One market Apple has ignored for a while is India, but that quickly changed last week when company launched the iTunes Store there and in more than 50 other new countries. With over a billion people, it is the second largest country by population in the world. Why is this a big deal? Let’s take a look.
iTunes offers Indian tracks for $0.16 – 0.27 USD (rupees 7 – 15), albums from $1.2 USD (rupees 70) and movies from $5.3 – $9 USD (rupees 290-490). Movies are also offered for rental at rupees 80 (for Bollywood and other Indian titles) or rupees 120 for international films, which are valid for 30 days. Sure it is cheap, but there is a bigger picture to this. It shows that India has influenced such prices. The company could have decided to go with a similar pricing model as in the US, but doing so would have been disastrous. Instead, Apple took the time to understand the market and chose prices that are relevant to the local economy and purchasing capabilities of the 150 million internet users – a very smart move.
Also, this pricing takes on local film labels and music services such as Flyte, Gaana.com, Dhingana, and Saavn head on. iTunes could change the ball game by capturing a fair share of that market and gain larger international presence. In addition, offering a digital store takes on online piracy in the country by providing customers an easy way to obtain content. It also creates another source of digital revenue for local film and music studios. A recent report by FICCI (Federation of Indian Chambers of Commerce and Industry) stated that the Indian music industry grew to $167 million (rupees 9 billion) in 2011 (with digital revenues of 5.2 billion), which is a five percent growth over 2010. The opportunity for iTunes is enormous.
India has an estimated 150 million internet users with over 900 million mobile users, making it the second largest market in the world after China. By offering iTunes, Apple has not only expanded the store’s growth significantly, but also demand for its products. The effect of this won’t be seen overnight, but will be made apparent in the long run. Before last week, owners of the company’s products in the country had to figure out a workaround to obtain content via the iTunes US store. It was a mess and owners were never able to receive the full Apple ecosystem experience. Until now, owning any other smartphone in India was no different from an Apple product due to lack of the ecosystem. Now that a polished experience is offered, brand presence and loyalty will increase. Microsoft, Nokia, and Google got beat by Apple offering a solid ecosystem here. I believe the company will start catering to Indian users by offering a more personalized experience and local targeted ads. Something Apple is already doing with the Chinese market.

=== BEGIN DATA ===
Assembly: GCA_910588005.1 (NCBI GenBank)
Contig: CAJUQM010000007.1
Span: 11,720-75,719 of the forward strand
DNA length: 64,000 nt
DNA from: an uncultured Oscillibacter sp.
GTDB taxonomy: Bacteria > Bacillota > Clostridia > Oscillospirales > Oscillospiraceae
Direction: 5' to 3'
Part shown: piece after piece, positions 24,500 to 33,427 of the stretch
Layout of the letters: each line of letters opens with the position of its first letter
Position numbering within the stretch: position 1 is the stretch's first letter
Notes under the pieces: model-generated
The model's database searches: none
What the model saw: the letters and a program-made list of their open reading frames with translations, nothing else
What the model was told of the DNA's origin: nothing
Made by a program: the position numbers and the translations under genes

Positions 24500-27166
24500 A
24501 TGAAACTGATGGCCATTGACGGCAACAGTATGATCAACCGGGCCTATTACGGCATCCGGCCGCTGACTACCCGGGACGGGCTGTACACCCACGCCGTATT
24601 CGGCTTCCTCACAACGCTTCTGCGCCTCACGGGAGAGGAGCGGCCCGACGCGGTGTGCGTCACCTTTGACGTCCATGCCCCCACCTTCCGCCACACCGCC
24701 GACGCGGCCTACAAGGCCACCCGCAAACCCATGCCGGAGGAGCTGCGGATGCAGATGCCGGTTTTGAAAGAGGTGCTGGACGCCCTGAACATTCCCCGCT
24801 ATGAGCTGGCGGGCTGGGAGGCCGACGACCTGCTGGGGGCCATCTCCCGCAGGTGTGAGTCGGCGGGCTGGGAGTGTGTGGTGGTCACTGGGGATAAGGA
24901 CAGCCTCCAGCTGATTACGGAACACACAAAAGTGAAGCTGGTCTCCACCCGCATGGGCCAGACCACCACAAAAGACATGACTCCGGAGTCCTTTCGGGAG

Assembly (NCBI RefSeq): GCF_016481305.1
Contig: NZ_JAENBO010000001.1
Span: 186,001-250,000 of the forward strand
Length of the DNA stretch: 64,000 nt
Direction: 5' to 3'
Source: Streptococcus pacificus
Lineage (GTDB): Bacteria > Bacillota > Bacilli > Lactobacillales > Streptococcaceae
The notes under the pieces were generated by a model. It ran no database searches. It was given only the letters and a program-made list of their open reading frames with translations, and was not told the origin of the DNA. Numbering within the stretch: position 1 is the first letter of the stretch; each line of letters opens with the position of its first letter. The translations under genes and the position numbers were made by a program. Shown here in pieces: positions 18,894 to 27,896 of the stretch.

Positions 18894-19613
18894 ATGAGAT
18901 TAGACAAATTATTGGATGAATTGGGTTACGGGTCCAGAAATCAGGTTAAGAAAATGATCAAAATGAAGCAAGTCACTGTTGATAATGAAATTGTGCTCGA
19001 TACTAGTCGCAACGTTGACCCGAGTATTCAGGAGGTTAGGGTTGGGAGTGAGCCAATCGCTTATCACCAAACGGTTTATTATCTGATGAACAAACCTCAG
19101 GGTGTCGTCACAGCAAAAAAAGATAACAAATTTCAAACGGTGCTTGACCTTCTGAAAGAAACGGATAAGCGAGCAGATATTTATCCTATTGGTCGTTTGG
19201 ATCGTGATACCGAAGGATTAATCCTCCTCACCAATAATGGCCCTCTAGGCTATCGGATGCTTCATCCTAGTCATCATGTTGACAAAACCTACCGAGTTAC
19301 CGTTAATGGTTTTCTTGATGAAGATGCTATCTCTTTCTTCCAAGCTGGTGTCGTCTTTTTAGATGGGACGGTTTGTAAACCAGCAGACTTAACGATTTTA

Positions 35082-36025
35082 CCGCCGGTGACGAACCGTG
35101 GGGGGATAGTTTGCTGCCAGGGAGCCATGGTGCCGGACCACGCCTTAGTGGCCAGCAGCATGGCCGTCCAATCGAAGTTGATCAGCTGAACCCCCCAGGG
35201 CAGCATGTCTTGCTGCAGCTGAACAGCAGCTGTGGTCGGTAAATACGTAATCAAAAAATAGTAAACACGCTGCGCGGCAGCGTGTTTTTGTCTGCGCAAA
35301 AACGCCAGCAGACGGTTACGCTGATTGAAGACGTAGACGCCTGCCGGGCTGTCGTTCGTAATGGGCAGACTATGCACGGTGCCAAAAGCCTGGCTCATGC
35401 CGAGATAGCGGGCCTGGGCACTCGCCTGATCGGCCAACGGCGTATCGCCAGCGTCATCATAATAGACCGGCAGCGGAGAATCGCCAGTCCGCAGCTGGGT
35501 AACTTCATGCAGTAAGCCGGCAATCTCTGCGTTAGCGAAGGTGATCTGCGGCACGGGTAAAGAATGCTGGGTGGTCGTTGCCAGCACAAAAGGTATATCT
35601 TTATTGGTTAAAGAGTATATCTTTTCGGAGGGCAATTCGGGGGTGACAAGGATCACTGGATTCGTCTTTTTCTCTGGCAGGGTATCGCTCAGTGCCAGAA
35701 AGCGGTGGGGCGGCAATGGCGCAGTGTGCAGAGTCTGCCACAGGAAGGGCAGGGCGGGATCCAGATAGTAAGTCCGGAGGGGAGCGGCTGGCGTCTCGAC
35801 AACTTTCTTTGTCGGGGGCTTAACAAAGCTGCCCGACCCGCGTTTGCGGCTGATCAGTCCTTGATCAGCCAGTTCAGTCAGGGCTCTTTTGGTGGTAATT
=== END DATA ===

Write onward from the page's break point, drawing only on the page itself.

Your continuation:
Former growth avenues are already nearly exhausted by Apple, so the next real growth for the company will occur in untapped countries with rapidly growing mobile-internet market. With people accessing content via all sorts of devices from phones to tablets. Apple’s already seeing significant customer traction in China, India’s next. In fact, Indian carriers are already seeing 1,300 new iPhones being added to their networks on a daily basis.
I find it intriguing that the launch of iTunes in 50+ countries occurred just a month before the year-end. With the latest roll out, Apple is creating a pathway for entering the TV market big time. By creating a strong presence with film and movie studios all around the world, the company is eliminating hurdles for the space Apple plans to take on next.
Even though Apple doesn’t use similar tactics as they do in the US, the company is using backdoors like iTunes to create a strong presence among the fastest growing markets in the world.
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